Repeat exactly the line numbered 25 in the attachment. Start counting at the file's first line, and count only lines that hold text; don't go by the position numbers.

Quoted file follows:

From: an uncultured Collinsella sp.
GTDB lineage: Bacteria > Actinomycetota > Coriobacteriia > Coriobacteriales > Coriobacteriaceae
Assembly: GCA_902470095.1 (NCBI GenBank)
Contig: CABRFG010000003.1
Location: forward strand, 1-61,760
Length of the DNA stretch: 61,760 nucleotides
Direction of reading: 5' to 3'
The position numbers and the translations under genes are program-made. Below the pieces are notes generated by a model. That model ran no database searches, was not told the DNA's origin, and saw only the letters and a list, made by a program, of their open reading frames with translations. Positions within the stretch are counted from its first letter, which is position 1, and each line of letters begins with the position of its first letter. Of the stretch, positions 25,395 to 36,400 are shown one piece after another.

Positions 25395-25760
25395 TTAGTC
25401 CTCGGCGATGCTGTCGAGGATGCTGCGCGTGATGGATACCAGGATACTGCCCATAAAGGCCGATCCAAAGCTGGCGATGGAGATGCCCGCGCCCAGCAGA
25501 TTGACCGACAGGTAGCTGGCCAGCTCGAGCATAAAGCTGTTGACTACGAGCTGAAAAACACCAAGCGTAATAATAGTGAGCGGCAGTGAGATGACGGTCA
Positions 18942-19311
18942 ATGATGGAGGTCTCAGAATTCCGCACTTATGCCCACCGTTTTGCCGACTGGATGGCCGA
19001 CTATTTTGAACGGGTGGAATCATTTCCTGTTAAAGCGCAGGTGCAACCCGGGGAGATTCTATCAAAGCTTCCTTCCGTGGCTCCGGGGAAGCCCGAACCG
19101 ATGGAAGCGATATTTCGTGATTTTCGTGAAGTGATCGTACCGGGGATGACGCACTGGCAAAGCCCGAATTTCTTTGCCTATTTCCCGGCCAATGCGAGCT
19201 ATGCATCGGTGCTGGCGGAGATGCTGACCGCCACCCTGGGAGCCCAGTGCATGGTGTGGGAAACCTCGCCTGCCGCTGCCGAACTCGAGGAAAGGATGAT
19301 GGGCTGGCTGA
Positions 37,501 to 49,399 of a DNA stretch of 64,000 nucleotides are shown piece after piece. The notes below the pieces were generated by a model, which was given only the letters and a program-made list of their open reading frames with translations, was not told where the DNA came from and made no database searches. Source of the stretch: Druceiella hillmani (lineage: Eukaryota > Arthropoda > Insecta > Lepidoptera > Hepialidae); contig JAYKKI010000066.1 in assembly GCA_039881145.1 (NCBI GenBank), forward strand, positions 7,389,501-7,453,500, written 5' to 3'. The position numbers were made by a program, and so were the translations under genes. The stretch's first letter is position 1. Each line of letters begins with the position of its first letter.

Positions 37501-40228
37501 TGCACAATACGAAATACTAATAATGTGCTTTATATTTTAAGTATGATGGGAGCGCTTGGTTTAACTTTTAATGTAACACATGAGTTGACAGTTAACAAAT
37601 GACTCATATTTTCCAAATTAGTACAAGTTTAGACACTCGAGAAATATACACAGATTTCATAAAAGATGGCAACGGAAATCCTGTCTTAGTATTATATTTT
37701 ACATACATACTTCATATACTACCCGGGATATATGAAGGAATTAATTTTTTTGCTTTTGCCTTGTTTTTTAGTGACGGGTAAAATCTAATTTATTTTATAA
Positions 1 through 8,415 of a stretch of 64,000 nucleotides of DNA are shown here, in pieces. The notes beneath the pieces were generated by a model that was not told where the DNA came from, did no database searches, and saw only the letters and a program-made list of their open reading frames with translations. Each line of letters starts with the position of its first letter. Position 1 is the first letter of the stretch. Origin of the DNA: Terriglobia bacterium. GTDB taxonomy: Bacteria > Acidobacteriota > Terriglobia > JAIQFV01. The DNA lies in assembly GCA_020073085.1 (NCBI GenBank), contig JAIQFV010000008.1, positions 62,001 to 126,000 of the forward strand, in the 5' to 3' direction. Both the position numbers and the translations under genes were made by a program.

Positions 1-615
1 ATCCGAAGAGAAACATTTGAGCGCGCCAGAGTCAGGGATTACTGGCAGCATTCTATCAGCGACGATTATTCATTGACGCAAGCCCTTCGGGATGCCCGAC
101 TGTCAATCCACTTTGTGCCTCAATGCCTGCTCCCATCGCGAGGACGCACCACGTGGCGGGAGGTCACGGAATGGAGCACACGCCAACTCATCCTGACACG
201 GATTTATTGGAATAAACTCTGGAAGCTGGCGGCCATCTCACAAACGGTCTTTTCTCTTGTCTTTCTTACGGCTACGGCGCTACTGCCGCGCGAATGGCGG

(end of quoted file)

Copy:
Positions 1-615